Hands-On: The IWC Portugieser Chronograph Reference 3714
However, there was one reference that stayed unchanged: the Portugieser Chronograph Reference 3714. The watch originally saw the light of day during the 1990s, following on from the plan of the Portuguese rattrapante chronograph that went before it. Strikingly, it’s endured for almost 20 years, quite in a real sense completely unchanged aside from some infrequent updates to the accessible tones for the dials and hands, as perhaps the best watches of the post-quartz period. They sold quickly when they came out, they’re selling quickly right now, and as far as we might be aware they will continue to sell quickly long after each famous actor brand envoy presently alive is a blurring memory in Hollywood Babylon, The Year 3000 Edition.
How to represent its prosperity? It is anything but a watch that quickly shouts for consideration – truth be told, it’s restrained nearly to say the least. The bezel is thin to the point of lack of clarity; the hands are narrow and needle-sharp; the chronograph catches are… well, chronograph catches; and the crown is, as far as size, precisely in the Goldilocks zone of not tiny, nor superfluously enormous. It is a hair more than 40 mm in measurement, and therefore not eye-catchingly enormous nor harshly little. There is no objecting about with a tachymetric scale, or in reality some other sort of scale and the watch is round. Regular round. You see this watch, and you say to yourself, “That, old buddy, is a round watch.” There is nobody thing you can highlight on this watch that makes you say, hey, that’s a Portugieser Chronograph from old fashioned IWC, and there is surely nothing about it that makes you say, “Wow, Engineered For Men!” (indeed I’ve seen a reasonable few quote female customers unquote, who appreciate wearing one).
So why the hell is it such an attractive watch? Why is it so affable thus prominently wearable? Furthermore, affable it is, broadly so – I mean, telling watch enthusiasts that they should like the Portugieser Chronograph Reference 3714 resembles telling a bunch of GIs watching a USO show in 1968 that they ought to like the Playmate of the Month. How can it deal with the stunt of being both widely noticeable, and yet, appearing to be so close to home once you have it on your wrist?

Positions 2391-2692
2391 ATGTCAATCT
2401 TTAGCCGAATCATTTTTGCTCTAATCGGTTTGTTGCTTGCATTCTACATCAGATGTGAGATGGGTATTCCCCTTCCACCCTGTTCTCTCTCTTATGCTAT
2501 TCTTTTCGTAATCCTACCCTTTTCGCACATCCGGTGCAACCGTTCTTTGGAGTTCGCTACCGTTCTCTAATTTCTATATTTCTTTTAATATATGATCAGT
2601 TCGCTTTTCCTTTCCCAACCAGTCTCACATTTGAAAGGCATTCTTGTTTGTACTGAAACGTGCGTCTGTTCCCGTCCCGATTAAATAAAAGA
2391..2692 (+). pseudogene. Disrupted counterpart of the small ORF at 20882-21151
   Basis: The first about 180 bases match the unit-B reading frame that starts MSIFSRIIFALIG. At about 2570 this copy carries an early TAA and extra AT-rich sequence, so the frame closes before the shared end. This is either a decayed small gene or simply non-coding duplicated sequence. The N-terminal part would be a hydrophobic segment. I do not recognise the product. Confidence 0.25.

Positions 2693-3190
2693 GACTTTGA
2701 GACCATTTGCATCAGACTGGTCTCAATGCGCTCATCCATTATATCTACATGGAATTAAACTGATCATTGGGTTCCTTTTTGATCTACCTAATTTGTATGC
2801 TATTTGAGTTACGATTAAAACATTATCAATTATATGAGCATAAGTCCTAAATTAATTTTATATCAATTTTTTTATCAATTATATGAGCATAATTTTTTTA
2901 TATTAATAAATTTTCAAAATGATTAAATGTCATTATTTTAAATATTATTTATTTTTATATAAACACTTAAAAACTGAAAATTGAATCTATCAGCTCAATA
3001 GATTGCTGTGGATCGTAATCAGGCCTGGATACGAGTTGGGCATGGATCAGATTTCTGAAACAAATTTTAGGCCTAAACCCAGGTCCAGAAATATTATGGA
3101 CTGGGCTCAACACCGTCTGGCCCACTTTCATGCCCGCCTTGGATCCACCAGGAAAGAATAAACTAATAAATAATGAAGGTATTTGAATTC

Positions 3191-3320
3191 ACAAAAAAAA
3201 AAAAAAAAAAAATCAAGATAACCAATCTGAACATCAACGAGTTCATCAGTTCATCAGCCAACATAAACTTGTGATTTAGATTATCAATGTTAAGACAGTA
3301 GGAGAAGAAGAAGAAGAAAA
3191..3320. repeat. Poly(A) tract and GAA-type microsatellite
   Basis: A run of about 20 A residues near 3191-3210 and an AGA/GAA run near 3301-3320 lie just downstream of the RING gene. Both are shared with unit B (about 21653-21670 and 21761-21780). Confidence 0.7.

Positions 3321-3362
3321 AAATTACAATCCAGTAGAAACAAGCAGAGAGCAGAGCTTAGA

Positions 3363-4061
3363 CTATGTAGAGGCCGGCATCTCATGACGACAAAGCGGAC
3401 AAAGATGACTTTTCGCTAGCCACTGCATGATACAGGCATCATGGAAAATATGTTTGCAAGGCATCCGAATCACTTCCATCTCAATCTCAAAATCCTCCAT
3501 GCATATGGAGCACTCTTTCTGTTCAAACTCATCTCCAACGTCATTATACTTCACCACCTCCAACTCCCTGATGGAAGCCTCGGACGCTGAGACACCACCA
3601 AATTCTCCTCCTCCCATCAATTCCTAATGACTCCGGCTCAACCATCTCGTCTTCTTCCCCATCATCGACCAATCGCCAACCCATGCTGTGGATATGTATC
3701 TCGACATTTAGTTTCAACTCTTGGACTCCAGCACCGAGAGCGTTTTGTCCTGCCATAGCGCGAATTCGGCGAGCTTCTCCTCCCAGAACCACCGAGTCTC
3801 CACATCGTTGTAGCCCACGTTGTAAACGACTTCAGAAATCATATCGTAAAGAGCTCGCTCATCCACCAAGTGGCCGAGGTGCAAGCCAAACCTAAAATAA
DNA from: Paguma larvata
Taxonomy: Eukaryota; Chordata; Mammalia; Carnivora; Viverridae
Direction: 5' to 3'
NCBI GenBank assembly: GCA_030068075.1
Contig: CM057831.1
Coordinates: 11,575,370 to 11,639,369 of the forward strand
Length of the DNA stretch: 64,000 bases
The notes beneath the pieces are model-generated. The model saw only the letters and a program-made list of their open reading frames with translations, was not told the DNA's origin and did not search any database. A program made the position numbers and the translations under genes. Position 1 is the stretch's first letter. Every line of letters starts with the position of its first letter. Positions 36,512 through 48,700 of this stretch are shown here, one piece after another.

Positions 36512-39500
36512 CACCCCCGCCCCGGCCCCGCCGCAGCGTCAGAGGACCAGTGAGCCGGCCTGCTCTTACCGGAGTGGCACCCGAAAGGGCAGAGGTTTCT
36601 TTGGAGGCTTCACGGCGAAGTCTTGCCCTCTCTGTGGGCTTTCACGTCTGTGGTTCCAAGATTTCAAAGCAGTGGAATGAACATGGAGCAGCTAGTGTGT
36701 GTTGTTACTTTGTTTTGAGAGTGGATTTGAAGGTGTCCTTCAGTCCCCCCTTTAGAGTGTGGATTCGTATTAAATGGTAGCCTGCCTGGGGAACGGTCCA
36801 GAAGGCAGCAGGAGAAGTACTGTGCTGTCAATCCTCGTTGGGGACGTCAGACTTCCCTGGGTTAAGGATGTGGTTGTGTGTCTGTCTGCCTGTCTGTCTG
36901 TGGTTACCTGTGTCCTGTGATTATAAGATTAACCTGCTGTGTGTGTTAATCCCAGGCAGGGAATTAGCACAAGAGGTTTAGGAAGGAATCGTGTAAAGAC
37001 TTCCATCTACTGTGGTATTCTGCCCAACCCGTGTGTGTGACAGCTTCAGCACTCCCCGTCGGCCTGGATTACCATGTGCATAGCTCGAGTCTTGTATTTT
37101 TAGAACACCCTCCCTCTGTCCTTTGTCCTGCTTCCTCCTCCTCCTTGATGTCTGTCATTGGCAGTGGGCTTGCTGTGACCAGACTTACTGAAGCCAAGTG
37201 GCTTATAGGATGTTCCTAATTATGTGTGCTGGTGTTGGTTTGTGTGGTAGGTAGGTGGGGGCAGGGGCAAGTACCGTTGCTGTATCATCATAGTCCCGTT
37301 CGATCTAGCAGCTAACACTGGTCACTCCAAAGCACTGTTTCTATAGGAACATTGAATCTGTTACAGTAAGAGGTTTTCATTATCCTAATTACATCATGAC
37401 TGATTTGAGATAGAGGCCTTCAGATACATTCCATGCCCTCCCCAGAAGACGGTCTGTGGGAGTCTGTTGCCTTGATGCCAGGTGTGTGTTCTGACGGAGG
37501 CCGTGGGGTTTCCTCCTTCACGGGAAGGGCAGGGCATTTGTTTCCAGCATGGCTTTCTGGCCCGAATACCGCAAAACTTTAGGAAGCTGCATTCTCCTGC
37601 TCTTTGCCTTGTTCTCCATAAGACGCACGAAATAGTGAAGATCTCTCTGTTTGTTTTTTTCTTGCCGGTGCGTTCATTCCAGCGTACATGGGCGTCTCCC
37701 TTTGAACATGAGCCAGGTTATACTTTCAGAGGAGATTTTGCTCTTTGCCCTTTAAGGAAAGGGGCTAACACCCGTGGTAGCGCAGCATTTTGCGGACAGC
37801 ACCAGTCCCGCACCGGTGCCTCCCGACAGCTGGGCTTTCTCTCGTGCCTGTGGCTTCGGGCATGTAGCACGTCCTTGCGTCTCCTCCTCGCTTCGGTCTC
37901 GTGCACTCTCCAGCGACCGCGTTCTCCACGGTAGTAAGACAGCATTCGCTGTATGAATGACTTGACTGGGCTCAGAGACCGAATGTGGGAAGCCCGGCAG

What’s truly going on here, obviously, is an exemplary instance of the whole being more noteworthy than the amount of the parts. Nobody some portion of the watch stands apart on the grounds that they’re all cooperative individuals, and there’s no “I” in group. There are not countless components to the plan, yet each one is finished with a sort of unpretentious greatness and scrupulousness that is in reality beautiful uncommon in watchmaking at any value point these days
The hands, for example, are totally dazzling, swelling and tightening along their lengths with a Brancusi-esque visual clearness (the carefully thin, perfectly bended focus chronograph seconds hand alone is worth the cost of affirmation. Improperly cheap-looking hands are the most despicable aspect of present day horology, and this watch has hands so decent they should make a few other, much more costly watches I can think of kick the bucket from shame.) The numerals ascend from the dial like the corridors of some later-day horological Acropolis; the sub-dials rest in wonderful resistance like the adjusts of the balances of Justice herself, and the truly pleasant piece is, every one of these players do their thing without making a fight about it.
I’m helped to remember something somebody once said about Edmond Rostand’s play Cyrano de Bergerac – that it is “not an incredible play, just an ideal one.” The IWC Portugieser is the Cyrano de Bergerac of watches – and I imply that as a compliment.
The IWC Portugieser Chronograph Reference 3714
Model shown: treated steel case, 40.9mm measurement, 3 bar water resistance
Dial: silver plated, gold feuille hands showing the hours and minutes; blued hands for the chronograph function
See them with everything taken into account their sagacious brilliance at IWC.